In their classic Your Money or Your Life, Joe Dominguez and Vicki Robin argue that the relationship between spending and happiness is non-linear.
More spending brings more fulfillment — up to a point. But spending too much can actually have a negative impact on your quality of life. The authors suggest that personal fulfillment — that is, contentment — can be graphed on a curve that looks like this:
Beyond the peak, Stuff starts to take control of your life. Buying a sofa made you happy, so you buy recliners to match. Your DVD collection grows from 20 titles to 200, and you drink expensive hot chocolate made from Peruvian cocoa beans. Soon your house is so full of Stuff that you have to buy a bigger home — and rent a storage unit. But none of this makes you any happier. In fact, all of your things become a burden. Rather than adding to your fulfillment, buying new Stuff actually detracts from it.
The sweet spot on the Fulfillment Curve is in the Luxuries section, where money gives you the most happiness: You’ve provided for your survival needs, you have some creature comforts, and you even have a few luxuries. Life is grand. Your spending and your happiness are perfectly balanced. You have Enough.
According to Dominguez and Robin, your goal should be to achieve Financial Independence, the condition of having Enough for the rest of your life. “Financial Independence has nothing to do with rich,” they write. “Financial Independence is the experience of having enough — and then some.” This is achieved when your savings has reached a level that will sustain you at the peak of the Fulfillment Curve indefinitely.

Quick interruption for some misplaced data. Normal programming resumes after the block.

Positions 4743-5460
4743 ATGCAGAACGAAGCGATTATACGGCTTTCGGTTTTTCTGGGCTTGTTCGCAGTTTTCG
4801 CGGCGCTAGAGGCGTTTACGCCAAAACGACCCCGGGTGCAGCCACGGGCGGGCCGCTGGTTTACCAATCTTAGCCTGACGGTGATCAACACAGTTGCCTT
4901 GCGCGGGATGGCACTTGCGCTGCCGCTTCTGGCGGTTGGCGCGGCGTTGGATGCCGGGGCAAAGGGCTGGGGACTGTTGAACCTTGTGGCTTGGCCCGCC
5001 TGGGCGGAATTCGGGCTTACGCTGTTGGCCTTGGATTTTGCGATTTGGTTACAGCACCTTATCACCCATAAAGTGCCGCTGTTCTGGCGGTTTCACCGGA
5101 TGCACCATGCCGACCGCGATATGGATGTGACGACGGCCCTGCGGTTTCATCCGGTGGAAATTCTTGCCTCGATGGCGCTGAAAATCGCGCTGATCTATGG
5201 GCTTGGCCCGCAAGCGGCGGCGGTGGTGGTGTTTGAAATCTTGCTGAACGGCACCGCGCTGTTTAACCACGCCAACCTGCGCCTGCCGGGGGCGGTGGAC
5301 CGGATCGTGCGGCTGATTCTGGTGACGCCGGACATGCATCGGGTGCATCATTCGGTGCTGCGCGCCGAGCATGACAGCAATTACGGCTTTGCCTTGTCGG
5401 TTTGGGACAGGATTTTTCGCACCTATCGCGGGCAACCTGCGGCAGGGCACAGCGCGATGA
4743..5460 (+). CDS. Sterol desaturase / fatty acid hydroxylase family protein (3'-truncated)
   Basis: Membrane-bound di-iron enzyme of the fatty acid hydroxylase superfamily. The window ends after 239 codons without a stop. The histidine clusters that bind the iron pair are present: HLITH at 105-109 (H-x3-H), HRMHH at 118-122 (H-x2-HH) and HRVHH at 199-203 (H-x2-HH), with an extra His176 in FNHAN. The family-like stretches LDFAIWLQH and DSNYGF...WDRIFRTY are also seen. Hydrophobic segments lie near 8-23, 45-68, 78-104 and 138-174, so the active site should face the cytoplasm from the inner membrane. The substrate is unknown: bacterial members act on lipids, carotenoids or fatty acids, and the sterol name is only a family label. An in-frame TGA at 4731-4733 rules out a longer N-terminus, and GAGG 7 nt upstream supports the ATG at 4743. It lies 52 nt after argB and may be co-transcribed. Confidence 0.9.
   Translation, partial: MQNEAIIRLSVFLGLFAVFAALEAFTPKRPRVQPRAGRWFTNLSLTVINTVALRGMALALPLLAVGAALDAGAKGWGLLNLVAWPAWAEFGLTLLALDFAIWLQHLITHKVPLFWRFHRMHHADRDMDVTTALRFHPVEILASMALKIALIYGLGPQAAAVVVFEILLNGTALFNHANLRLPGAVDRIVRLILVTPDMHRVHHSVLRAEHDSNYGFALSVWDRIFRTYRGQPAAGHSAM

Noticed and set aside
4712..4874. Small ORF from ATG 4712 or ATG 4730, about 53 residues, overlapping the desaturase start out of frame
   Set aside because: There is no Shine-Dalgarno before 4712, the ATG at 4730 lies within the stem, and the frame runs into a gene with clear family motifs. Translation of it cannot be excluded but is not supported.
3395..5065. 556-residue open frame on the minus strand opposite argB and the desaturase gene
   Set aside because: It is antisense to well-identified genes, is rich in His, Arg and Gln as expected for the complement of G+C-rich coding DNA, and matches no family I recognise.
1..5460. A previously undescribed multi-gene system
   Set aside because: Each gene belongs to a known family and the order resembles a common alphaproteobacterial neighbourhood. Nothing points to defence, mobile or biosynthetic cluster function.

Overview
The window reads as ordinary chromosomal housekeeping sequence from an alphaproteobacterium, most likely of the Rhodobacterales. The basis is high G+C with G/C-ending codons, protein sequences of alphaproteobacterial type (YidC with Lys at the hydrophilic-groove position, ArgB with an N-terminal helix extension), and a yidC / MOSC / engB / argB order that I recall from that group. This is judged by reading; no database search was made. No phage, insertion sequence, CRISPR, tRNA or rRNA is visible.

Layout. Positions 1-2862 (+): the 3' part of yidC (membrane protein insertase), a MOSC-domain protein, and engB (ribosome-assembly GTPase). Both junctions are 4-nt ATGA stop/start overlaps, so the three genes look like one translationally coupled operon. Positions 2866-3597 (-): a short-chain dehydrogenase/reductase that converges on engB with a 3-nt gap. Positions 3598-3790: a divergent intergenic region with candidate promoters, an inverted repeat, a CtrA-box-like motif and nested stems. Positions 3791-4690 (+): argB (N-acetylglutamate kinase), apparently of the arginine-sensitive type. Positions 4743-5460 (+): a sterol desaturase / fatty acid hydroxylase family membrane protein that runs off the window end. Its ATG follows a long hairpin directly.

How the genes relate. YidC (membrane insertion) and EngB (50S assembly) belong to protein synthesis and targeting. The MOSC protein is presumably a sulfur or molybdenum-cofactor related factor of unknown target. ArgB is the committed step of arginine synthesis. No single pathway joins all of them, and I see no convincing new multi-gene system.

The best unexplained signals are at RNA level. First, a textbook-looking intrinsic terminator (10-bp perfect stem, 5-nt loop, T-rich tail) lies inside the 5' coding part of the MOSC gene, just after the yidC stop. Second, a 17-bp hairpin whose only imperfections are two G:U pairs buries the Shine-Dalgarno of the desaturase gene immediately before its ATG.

As many Get Rich Slowly readers have discovered over the years, the exercises and advice in Your Money or Your Life can transform your relationship with money, helping to break your dependency on Stuff. It’s a great book for learning how to align your spending with your values. It provides a roadmap to Financial Independence.
Where Your Money or Your Life is less good, however, is providing advice for what to do after you’ve reached this goal. What happens when you achieve Financial Independence? What happens when you have enough — and then some? Many people reach this place only to find themselves wondering, “What next?” It’s an important question, one that’s often tough to answer.
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